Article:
as Emperor. Philip was not willing to repeat the mistakes of previous claimants, and was aware that he had to return to Rome
Rome
in order to secure his position with the Senate. Philip concluded a peace with the Sasanians in 244; he had agreed that Armenia
Armenia
lay within Persia’s sphere of influence. He also had to pay an enormous indemnity to the Persians of 500,000 gold denarii.[9] Philip immediately issued coins proclaiming that he had made peace with the Persians (pax fundata cum Persis).[10] However, Philip later broke the treaty and seized lost territory.[9] Shapur I
Shapur I
commemorated this victory on several rock reliefs in Pars. Second Roman war[edit] Shapur I
Shapur I
invaded Mesopotamia
Mesopotamia
in 250 but serious trouble arose in Khorasan and Shapur I
Shapur I
had to march over there and settle its affair. Having settled the affair in Khorasan he resumed the invasion of Roman territories, and later annihilated a Roman force of 60,000 at the Battle of Barbalissos. He then burned and ravaged the Roman province of Syria
Syria
and all its dependencies.

Rock-face relief at Naqsh-e Rustam
Naqsh-e Rustam
of Shapur (on horseback) with Philip the Arab
Philip the Arab
and Emperor Valerian.

The Humiliation of Emperor Valerian
Emperor Valerian
by Shapur I, pen and ink, Hans Holbein the Younger, ca. 1521. At the time it was made, the above rock-face relief was unknown in the west.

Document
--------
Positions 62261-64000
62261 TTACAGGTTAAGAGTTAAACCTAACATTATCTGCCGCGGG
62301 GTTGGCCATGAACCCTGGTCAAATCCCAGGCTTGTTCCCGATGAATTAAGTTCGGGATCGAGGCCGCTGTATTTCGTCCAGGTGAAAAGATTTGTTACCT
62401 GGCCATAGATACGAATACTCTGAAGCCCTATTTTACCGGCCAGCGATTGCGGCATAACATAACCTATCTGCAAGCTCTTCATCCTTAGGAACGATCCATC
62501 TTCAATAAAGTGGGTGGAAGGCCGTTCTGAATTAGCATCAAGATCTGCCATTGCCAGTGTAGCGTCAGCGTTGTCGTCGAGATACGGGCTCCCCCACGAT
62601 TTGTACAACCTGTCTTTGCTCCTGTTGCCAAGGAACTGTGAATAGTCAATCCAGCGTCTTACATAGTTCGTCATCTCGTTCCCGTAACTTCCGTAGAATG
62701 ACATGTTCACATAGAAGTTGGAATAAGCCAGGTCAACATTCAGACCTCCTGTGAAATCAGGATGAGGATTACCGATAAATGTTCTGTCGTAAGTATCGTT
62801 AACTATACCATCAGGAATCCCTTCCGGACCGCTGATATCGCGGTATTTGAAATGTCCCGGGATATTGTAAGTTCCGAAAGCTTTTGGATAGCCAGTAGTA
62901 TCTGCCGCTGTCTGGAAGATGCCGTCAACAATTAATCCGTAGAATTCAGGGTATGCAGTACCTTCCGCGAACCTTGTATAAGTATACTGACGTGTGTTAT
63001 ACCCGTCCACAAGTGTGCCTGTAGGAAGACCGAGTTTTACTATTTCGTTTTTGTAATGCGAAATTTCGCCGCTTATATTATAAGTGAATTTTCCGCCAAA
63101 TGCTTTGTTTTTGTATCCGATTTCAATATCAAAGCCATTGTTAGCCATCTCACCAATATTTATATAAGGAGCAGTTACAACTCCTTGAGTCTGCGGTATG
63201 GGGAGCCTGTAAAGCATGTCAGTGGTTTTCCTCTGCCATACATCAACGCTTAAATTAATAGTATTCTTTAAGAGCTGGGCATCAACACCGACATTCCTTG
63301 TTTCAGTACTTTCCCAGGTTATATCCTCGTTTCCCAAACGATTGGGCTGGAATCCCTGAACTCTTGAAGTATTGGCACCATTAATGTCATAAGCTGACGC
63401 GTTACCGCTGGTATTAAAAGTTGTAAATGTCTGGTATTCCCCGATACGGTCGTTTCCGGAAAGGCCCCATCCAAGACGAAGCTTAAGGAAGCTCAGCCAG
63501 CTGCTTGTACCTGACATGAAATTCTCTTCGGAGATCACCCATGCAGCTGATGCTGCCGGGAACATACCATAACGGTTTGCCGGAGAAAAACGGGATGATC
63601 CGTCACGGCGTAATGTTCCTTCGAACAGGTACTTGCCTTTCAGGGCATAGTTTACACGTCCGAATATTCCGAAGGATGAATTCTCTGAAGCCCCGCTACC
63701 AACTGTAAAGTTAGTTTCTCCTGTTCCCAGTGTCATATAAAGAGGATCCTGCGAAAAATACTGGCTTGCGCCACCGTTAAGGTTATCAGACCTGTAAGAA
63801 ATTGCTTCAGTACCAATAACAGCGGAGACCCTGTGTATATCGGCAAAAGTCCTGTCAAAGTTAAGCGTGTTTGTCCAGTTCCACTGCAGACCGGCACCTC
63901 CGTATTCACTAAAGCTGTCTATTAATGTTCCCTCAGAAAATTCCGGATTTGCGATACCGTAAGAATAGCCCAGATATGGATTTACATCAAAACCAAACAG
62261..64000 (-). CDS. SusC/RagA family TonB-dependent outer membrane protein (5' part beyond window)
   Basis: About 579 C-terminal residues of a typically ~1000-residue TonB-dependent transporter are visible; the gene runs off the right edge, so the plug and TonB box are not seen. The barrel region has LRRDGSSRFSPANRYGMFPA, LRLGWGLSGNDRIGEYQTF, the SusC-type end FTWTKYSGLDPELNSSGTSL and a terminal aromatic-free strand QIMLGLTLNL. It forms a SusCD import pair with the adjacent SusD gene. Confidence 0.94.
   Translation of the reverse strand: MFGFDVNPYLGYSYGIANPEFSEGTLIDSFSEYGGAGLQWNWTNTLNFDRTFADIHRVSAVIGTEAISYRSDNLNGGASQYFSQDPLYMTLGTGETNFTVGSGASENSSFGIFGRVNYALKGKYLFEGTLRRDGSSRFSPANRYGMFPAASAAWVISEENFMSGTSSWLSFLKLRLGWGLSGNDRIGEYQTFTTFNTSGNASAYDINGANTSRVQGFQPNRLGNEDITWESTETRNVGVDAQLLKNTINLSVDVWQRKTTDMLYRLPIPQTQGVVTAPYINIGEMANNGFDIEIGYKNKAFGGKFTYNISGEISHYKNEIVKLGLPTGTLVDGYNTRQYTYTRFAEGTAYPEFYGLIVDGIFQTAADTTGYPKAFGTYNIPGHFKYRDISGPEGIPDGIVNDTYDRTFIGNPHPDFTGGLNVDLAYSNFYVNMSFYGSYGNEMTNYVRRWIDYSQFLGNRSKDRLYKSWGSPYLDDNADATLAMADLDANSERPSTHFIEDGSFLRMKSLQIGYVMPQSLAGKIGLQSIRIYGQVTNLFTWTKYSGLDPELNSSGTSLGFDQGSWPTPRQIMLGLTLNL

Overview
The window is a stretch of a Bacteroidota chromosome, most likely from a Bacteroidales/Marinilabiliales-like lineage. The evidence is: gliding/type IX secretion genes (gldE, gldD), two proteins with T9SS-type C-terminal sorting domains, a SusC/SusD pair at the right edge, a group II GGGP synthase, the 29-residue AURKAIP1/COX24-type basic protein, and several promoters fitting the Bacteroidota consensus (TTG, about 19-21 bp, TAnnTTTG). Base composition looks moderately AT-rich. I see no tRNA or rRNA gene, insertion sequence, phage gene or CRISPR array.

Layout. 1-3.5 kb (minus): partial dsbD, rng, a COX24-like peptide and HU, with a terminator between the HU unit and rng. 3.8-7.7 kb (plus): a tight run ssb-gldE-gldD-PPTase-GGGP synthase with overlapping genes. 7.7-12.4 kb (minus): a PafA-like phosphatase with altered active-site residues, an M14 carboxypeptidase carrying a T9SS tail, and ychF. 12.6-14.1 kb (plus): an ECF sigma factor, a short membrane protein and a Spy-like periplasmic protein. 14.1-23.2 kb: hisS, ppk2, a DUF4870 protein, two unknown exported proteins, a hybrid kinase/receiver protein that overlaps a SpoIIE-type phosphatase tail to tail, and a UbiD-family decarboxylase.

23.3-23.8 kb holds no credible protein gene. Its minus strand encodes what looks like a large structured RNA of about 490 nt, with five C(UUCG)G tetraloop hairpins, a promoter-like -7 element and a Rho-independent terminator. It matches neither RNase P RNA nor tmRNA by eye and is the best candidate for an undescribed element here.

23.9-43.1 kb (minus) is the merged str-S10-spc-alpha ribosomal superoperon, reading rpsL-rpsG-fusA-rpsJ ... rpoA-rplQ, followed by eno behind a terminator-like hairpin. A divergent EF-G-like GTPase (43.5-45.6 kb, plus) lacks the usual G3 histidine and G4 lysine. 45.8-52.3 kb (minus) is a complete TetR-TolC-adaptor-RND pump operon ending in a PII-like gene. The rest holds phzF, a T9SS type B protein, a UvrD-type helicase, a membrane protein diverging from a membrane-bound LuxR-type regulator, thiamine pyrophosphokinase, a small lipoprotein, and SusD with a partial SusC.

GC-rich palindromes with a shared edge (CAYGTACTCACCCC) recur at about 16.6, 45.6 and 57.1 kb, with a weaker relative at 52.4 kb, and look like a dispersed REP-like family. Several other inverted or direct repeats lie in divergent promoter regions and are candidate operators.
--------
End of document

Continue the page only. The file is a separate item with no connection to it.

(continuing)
Shapur I
Shapur I
then reconquered Armenia, and incited Anak the Parthian to murder the king of Armenia, Khosrov II. Anak did as Shapur asked, and had Khosrov murdered in 252; yet Anak himself was shortly thereafter murdered by Armenian nobles.[11] Shapur then appointed his son Hormizd I as the “Great King of Armenia”. With Armenia
Armenia
subjugated, Georgia submitted to the Sasanian Empire
Sasanian Empire
and fell under the supervision of a Sasanian official.[9] With Georgia and Armenia
Armenia
under control, the Sasanians' borders on the north were thus secured. During Shapur's invasion of Syria
Syria
he captured important Roman cities like Antioch. The Emperor Valerian
Emperor Valerian
(253–260) marched against him and by 257 Valerian had recovered Antioch
Antioch
and returned the province of Syria
Syria
to Roman control. The speedy retreat of Shapur's troops caused Valerian to pursue the Persians to Edessa, but they were defeated by the Persians, and Valerian, along with the Roman army that was left, was captured by Shapur[10] and sent away into Pars. Shapur then advanced into Asia Minor
Asia Minor